Article 13: Europe’s Censorship Machine

The Internet’s modern day purpose is to distribute information, thoughts and ideas. Whether we use it to inform, persuade or entertain, the Internet has managed to connect the world in ways we never thought imaginable before.

This vision of the Internet as a force for good, however, is in serious peril in the European Union. Parliament recently pushed a new article, known as Article 13, that changes the directive on copyright. If this is completely implemented, nations like Germany, France, Italy and even Spain will have less freedom of  information, speech and the spread of ideas. Without these factors, the Internet dies without a voice to fight against the article.

For context, according to Wired, the EU Directive on Copyright are the ones responsible for pushing two articles, which may jeopardize free speech for many in Europe. These two articles are Article 11 and Article 13, which are both very similar in the idea of enforcing online companies, like YouTube, Facebook and Twitter, to start taking more responsibility on copyrighted material being shared illegally on their respective platforms. However, Article 13 gets most of the controversy as criticizers say it’s the most dangerous to online content creators on multiple platforms.

According to the European Council, 28 members, one for each country, voted on the article’s passing. Six countries voted against the passing of the article, including The Netherlands, Italy, Sweden and a collective few others. Three countries, Belgium, Estonia and Slovenia, abstained from the vote, leaving the remaining 19 to go for the article.

But what concrete evidence do we have for it’s criticism? According to CNET, YouTube already has a software that prohibits illegal copyright usage called Content ID. While Content ID may not be entirely perfect, it shows enough stability and balance with copyrighted material on YouTube.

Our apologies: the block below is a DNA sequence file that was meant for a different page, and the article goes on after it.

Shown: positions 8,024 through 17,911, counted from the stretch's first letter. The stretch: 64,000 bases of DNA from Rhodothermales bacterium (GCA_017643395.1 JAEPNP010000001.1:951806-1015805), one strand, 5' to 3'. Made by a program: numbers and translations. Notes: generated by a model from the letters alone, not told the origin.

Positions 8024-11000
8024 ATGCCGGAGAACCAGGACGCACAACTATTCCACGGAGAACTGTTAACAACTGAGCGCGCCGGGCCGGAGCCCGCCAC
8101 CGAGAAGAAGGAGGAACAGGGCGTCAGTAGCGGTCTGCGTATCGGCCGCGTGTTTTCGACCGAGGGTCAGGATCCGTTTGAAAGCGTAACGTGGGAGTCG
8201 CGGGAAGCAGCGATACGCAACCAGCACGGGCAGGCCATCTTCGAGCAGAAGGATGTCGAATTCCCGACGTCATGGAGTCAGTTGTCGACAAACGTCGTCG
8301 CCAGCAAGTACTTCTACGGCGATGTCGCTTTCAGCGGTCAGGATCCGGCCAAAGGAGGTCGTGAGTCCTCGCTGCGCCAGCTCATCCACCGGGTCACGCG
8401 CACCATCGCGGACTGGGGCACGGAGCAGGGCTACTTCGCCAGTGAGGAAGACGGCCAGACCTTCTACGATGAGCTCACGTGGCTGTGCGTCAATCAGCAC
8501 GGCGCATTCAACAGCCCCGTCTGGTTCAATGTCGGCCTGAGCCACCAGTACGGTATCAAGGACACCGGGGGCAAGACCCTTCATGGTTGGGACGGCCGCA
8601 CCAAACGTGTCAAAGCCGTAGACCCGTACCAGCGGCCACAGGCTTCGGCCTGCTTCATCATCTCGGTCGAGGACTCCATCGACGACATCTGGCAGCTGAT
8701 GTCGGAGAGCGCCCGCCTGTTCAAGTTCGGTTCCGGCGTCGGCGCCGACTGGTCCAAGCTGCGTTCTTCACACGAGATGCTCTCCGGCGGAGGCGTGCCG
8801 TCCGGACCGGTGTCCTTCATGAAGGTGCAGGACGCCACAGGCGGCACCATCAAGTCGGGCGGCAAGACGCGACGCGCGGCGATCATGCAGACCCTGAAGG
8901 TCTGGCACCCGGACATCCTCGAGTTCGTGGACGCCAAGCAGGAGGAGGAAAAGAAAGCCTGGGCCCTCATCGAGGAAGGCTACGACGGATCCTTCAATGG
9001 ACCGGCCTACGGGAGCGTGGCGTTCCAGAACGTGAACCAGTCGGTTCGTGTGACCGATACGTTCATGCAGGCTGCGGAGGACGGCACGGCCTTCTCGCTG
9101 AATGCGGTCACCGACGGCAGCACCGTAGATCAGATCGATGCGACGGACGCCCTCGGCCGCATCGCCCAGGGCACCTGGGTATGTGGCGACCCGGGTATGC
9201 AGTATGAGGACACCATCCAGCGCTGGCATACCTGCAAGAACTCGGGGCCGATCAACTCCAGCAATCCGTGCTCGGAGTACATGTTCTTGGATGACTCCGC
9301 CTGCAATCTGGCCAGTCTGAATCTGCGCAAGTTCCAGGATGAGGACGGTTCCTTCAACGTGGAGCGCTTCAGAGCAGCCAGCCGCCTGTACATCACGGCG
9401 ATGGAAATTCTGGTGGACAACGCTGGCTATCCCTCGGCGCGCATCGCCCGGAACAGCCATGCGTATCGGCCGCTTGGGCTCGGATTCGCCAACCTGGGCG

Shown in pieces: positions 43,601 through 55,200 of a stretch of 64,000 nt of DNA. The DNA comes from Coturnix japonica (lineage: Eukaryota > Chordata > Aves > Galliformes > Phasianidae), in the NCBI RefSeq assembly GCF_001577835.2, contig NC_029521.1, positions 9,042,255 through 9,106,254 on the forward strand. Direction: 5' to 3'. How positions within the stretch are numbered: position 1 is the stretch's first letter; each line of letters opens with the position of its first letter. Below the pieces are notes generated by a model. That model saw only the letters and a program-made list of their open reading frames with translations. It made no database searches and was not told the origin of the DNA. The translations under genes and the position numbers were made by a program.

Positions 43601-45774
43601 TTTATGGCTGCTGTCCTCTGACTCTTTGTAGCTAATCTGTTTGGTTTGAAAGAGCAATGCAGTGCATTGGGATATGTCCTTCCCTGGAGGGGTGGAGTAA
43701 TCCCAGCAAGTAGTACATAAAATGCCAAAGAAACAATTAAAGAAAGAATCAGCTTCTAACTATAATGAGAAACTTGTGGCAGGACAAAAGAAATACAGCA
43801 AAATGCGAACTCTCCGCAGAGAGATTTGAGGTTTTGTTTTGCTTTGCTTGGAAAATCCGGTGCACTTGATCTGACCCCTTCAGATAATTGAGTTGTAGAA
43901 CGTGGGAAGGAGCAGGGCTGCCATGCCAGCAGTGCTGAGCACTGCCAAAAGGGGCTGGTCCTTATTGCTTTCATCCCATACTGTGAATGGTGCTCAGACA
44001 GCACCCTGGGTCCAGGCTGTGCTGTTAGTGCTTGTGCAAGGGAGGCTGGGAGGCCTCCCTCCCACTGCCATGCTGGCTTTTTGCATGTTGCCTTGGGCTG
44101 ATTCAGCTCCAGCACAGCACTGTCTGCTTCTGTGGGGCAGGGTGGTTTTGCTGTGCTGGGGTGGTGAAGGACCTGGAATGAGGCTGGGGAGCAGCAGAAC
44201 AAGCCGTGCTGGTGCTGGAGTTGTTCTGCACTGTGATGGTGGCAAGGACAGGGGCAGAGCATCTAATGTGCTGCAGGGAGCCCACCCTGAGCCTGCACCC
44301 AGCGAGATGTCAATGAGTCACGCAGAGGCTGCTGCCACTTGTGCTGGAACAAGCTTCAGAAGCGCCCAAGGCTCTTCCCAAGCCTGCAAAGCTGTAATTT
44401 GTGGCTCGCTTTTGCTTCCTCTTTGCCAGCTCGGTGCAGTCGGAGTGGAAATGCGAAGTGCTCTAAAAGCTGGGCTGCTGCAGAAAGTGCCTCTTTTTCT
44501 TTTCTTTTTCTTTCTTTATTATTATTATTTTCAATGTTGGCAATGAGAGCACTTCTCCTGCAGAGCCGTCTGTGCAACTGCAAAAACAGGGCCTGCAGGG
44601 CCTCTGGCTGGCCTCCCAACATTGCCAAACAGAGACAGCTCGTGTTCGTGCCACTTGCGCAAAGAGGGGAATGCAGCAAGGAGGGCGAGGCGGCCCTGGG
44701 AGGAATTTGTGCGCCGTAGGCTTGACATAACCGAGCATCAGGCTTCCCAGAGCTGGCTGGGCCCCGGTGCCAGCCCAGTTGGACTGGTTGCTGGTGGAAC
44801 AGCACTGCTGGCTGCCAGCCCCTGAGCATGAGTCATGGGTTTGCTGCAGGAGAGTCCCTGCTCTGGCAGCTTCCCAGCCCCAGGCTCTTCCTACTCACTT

YouTube at times also tends to copyright free usage videos, and if this article is placed, it will not only take away the idea of free use, but eliminate almost all shared content outside of its main sources. YouTube is not the only one at risk, as other platforms will also have mass amounts of their content wiped out if not used correctly, or if even used at all.

Disallowing the use of content only gains more publicity and revenue for major companies, as they will put far more restrictions towards the content they place online. In short, this article benefits big businesses by putting more copyright restrictions on their content, thus giving users only one way to view it, through them, allowing for more revenue for these companies. Having this also disallows creators to express innovated content and information online, adding less ideas and overall filtering diversity on many platforms.

In order to stop this from getting through, according to Save Your Internet, the main goal is to contact the Members of European Parliament (MEPs) and protest against their choices. For example, if someone from Ireland wishes to vote against Article 11 and Article 13, they must contact the MEP that represents Ireland and voice their displeasure with their vote.

Even so, the EU’s vote to push for this article took a major toll on free content usage and copyright reformation. Because of this vote, the EU will be very firm with the action of placing this article, giving way for mass copyright changes and the exploitation of content by major online media companies. Multiple petitions have started before and after the vote, but very few have managed to get the EU’s attention.

For those who wish to continue having a free Internet throughout the EU, it’s just a matter of hope that something comes along and multiple countries call to overturn their votes. Nobody is sure on how likely that’s bound to happen, but one thing is certain: Article 11 and Article 13 provide an unhealthy dose for the Internet.

The spread of ideas and information have always played a major function in how the Internet works, to disallow this takes a toll on the Internet’s entirety. Both of these articles damage the idea of free speech, content use, and the use of information in Europe, creating a censorship machine that pollutes the web. People must make their voices heard in order to stop their own ideas from being clouded out. But with the vote confirmed, that sense of fear for users may soon become a reality.